U.S. Agent in Gorilla Suit Catches Primate Smugglers

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From Associated Press

A federal agent disguised in a gorilla suit and placed in a cage helped nab Mexican zoo officials who were attempting to smuggle primates to their homeland, a prosecutor said Tuesday.

The Mexicans, including Victor Bernal, 57, the director of zoos and parks for the interior state of Mexico, were shown real gorillas, orangutans and chimpanzees at Miami-area zoos, authorities said.

They were told the animals could be smuggled to Mexico and that they would be delivered Monday, authorities said.


“But it’s risky and dangerous to use a real animal, so we had to use a willing substitute--an agent in a gorilla outfit,” Assistant U.S. Atty. Dan Gelber said.

The agent was placed in a cage at the Opa-Locka airport, supposedly to be flown to the Toluca zoo in Mexico. Bernal and two Mexican middlemen took delivery of him, authorities said.

Gelber refused to discuss how the Mexicans were fooled at the airport, except to say, the arrest came “very soon after they saw the agent in a gorilla suit.”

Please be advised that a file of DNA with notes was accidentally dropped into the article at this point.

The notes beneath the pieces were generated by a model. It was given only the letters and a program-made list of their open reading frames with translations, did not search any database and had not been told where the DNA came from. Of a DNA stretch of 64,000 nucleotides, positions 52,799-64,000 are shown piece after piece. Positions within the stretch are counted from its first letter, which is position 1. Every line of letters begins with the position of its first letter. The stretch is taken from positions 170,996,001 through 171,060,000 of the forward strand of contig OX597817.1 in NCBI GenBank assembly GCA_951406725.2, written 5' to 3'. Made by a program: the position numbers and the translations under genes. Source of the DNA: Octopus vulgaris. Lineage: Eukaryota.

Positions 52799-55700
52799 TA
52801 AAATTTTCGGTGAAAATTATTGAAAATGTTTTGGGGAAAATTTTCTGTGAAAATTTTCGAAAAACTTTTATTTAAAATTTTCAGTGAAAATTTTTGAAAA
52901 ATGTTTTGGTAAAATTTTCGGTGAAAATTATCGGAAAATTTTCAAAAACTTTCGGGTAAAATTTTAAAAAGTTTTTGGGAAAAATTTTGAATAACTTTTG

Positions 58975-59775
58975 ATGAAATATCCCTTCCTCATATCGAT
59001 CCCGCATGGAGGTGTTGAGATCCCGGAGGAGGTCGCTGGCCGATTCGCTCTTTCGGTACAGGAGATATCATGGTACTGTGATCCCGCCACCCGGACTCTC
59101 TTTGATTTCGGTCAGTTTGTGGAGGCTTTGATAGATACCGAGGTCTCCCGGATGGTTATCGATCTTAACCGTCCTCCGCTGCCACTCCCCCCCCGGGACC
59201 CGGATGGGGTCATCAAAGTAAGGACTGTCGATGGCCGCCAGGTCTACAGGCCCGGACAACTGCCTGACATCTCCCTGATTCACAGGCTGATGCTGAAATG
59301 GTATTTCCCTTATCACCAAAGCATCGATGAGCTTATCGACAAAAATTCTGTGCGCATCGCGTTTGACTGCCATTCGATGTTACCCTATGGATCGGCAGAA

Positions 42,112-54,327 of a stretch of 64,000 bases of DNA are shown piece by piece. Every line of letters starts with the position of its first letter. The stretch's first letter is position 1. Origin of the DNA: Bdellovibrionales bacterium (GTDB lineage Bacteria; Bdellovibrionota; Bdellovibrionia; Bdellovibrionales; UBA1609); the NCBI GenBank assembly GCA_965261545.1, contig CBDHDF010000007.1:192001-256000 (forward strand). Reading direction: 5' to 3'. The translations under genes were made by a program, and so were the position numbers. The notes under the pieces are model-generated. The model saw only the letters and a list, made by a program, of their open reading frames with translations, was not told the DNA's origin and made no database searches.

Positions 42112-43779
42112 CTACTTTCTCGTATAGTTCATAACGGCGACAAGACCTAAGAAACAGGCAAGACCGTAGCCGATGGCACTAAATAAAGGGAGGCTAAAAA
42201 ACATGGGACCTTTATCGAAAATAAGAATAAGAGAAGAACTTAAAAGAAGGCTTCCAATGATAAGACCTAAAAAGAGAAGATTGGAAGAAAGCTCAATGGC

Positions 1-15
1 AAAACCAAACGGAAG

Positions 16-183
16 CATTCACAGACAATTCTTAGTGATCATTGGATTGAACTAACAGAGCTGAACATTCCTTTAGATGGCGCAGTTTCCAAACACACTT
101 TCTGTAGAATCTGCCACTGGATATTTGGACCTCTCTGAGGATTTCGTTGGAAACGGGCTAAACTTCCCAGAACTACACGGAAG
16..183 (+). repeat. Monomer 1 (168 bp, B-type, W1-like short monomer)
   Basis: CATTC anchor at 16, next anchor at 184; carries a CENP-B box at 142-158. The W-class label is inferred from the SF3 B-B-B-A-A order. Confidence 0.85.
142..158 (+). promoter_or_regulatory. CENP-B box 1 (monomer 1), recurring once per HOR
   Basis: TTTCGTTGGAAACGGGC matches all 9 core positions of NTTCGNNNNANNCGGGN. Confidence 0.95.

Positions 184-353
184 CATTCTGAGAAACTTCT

Miami MetroZoo curator Ron Magill, who supplied the cage for the phony gorilla--complete with “Live Animal” stamped on the side--said he never believed that the suspects would fall for the $92,500 sting.

“It’s like a movie. I’m really surprised anyone could be that gullible,” he said. “But they fell for it. It just goes to show money doesn’t equate with intelligence.”

The case began Jan. 6 when one of the Mexican middleman, Eduardo Berges, 31, called a Miami primate dealer, who tipped authorities, according to Fish and Wildlife agent Jorge Picon.


Berges said the gorilla at the Toluca zoo had died, but Mexican government officials had not publicized the death.

The state governor wanted a replacement quickly, the agent said. Berges said he also would be interested in orangutans, even when he was told that trafficking in the animals was illegal, according to investigators.

“We agreed to provide them with the animals with false permits,” Gelber said. “It was very clear that it’s illegal to send these animals without proper documents and permits.”

Bernal, Berges and Berges’ partner, Jose Luis Alcerreca, 45, were arrested after the “gorilla” was delivered at Opa-Locka. Two women who accompanied them to the United States were arrested at a hotel.

All were charged with trafficking in primates in violation of federal laws protecting endangered species. Bernal was ordered held Tuesday on $250,000 bail; bail was set at $100,000 to $200,000 for the others.